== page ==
Tuesday, 19 October 2010

I Didn't Want to Write About the Strike but ...


when teenagers in a town a few kilometres down the road are tear-gassed by the police after throwing bricks at the windows of their schools and Molotov cocktails at cars, it becomes hard to ignore.

I didn’t want to write about the strikes because they happen so often in France that it becomes the kind of expat moan that’s on a par with complaining about the dog dirt on the street – so well known it’s a cliché and hey, if you don’t like it, don’t choose to live here, right?

But as the effects of the current strike encroach ever-further on my back yard (and as people at home keep asking me about it!), I’ve been motivated to do a little bit of research (aka ask some friends) about what it’s really about. This is what I’ve found out so far:

The main feature of the reforms is that the minimum retirement age in France will be raised from 60 to 62. To claim a full pension at that age, however, you have to start working at the minimum school leaving age, so it’s argued that for many people, the age is effectively being raised from 65 to 67.

The people who go on to further education therefore feel that they are being penalised.

The people who started work at 16 are complaining that they already work more years than anybody else and are now being told to work even longer.

These people are also cross because pensions in France are final salary-linked and, as they tend to be in lower paid jobs, as well as contributing for more years, they also get a smaller pension.

The people who get promoted to superior positions with higher salaries are cross because “final salary” used to mean the average of the final ten years but this is being extended to the last twenty years.

None of this, as you may have noticed, is actually caused by the raising of the retirement age. All of these “injustices” were present in the system already.

For comparison, in the UK, the pension age used to be 60 for women and 65 for men. It’s now being raised to 65, and potentially 66 for everybody. Previously, you had to work from the age of 21 to retirement age to get a full pension. Now you have to pay contributions for thirty years to get the basic amount, which is a sum and not a percentage, and if you pay for more years than this, you get an additional pension. (A clever way of presenting the facts that perhaps the French could learn from.) To my knowledge, no Molotov cocktails were thrown and no cars burned when these changes were introduced.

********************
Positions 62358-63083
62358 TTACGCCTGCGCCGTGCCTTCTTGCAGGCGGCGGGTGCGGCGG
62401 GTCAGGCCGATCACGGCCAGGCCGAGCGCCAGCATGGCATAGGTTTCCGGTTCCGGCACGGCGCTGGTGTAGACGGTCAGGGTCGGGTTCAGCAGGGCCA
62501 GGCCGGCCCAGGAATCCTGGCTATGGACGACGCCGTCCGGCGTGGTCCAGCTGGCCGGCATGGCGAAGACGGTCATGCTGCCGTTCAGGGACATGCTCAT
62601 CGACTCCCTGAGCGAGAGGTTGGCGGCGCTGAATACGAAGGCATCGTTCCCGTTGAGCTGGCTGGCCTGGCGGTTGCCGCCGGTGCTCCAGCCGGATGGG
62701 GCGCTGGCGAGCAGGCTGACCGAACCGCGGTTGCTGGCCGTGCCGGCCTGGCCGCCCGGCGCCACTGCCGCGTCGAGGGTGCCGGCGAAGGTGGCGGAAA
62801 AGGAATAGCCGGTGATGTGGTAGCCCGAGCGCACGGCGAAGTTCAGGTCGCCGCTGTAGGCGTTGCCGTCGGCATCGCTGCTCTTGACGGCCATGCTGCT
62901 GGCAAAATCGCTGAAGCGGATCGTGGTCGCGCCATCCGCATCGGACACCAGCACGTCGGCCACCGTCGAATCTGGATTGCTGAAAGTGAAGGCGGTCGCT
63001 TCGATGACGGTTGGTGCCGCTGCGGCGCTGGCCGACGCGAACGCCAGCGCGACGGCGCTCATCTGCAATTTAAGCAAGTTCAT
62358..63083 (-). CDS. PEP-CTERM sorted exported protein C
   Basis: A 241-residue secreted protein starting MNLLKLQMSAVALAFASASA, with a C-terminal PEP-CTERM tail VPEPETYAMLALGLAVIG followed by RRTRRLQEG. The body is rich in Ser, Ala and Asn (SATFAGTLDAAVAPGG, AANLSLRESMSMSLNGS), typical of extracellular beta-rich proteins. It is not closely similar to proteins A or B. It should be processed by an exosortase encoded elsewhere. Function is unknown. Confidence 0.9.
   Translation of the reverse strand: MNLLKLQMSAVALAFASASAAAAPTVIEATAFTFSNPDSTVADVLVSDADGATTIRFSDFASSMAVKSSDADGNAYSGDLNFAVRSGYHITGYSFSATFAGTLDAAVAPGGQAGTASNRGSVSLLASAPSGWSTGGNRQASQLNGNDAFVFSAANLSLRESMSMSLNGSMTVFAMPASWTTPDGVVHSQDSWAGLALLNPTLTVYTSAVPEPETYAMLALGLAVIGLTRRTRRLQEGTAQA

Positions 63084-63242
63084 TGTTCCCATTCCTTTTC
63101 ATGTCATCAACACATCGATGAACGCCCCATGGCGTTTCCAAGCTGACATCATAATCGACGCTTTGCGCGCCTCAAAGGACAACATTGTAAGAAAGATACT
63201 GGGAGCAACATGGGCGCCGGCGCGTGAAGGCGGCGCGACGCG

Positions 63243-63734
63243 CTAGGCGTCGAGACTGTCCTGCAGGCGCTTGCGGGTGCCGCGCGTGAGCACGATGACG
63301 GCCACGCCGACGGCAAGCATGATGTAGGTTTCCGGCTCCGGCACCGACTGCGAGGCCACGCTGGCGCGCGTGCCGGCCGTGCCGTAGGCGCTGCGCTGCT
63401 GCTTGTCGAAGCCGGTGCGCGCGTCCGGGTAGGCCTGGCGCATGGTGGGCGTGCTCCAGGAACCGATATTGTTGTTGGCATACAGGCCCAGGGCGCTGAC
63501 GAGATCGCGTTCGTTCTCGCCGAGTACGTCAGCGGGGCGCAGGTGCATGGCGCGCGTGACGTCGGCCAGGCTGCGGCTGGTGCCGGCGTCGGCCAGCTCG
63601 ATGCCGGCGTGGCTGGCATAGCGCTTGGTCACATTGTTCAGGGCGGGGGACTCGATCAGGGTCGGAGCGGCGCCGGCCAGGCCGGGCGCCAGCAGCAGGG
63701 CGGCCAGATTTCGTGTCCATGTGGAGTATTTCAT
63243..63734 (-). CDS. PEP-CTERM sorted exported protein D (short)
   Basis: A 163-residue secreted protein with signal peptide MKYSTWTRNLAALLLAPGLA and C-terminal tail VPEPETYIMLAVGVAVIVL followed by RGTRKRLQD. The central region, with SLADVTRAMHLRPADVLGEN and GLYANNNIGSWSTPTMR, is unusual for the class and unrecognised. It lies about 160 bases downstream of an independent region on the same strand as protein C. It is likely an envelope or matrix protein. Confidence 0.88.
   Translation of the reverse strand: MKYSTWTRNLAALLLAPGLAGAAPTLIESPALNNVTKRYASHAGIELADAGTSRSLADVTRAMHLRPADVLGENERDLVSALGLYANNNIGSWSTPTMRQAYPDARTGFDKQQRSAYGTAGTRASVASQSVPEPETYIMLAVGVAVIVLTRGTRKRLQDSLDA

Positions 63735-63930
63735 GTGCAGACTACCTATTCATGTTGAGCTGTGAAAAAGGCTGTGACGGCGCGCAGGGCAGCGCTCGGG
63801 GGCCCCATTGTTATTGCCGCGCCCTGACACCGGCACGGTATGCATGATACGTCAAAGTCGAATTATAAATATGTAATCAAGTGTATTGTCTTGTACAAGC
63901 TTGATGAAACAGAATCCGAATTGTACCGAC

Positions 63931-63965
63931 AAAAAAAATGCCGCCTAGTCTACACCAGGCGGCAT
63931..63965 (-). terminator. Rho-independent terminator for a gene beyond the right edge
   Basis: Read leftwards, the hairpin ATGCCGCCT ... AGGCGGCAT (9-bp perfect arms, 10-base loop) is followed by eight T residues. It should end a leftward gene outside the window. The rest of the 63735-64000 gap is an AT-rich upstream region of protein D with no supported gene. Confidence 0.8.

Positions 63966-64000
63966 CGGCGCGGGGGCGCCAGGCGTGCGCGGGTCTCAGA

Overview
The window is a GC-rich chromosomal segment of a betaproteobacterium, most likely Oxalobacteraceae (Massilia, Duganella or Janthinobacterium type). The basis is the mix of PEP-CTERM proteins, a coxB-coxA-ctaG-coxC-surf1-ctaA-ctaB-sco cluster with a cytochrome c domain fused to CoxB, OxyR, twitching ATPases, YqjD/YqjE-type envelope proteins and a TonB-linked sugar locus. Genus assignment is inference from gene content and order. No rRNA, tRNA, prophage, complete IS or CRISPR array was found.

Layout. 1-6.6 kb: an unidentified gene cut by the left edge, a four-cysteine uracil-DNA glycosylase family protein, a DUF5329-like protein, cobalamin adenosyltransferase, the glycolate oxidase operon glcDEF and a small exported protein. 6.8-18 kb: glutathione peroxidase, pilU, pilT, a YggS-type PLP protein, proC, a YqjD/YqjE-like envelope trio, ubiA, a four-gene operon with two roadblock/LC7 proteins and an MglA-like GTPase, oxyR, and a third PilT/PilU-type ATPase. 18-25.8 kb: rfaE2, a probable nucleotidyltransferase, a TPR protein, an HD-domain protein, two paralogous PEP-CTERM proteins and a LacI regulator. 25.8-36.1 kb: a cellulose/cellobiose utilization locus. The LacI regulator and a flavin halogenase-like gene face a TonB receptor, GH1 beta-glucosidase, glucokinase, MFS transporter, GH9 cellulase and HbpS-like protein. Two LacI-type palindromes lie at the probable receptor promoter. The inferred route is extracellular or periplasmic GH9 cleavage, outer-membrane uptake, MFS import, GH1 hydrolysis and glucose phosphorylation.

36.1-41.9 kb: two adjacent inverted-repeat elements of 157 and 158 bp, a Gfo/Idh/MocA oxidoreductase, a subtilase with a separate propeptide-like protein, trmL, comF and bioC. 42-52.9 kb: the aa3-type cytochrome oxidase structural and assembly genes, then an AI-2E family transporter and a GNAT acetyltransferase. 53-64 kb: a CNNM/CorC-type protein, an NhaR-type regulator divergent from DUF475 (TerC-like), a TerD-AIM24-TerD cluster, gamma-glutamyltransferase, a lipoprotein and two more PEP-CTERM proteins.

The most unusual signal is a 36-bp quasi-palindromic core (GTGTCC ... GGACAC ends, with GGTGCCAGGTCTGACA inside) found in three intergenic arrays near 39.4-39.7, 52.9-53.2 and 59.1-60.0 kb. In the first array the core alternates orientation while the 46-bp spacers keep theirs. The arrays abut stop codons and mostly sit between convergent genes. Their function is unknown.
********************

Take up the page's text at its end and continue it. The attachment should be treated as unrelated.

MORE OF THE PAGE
Now, I can understand why if I were approaching retirement age, had just learned that I would have to work for an extra two years and was extremely selfish, I might feel like striking against the French government’s reforms. Admittedly in a country with the best healthcare and one of the longest life expectancies in the world, these baby-boomers are quite clearly throwing the toys out of their luxury pram, but they got their thrills in ’68 and have apparently never experienced anything quite so memorable since, so at least their actions kind of make sense.

What I really don’t understand, though, is the school pupils who are destroying the fabric of society that is there to support them in the name of opposing reforms which, if successfully blocked, will allow the toy-throwers an endless life of ease, while the young pay ever-higher contributions in ever-lower paid jobs to support them. The fact that this is in any way seen as reasonable behaviour is a sign of a society that has become so blinded by its destructive way of operating that it doesn’t realise that, by opposing its government and vandalising its infrastructure, is actually destroying itself.

Anyway, having got that out of my system, I think I’ll go off and appreciate an evening of cuisine, conversation and culture in a country that is otherwise a very nice place to live in!

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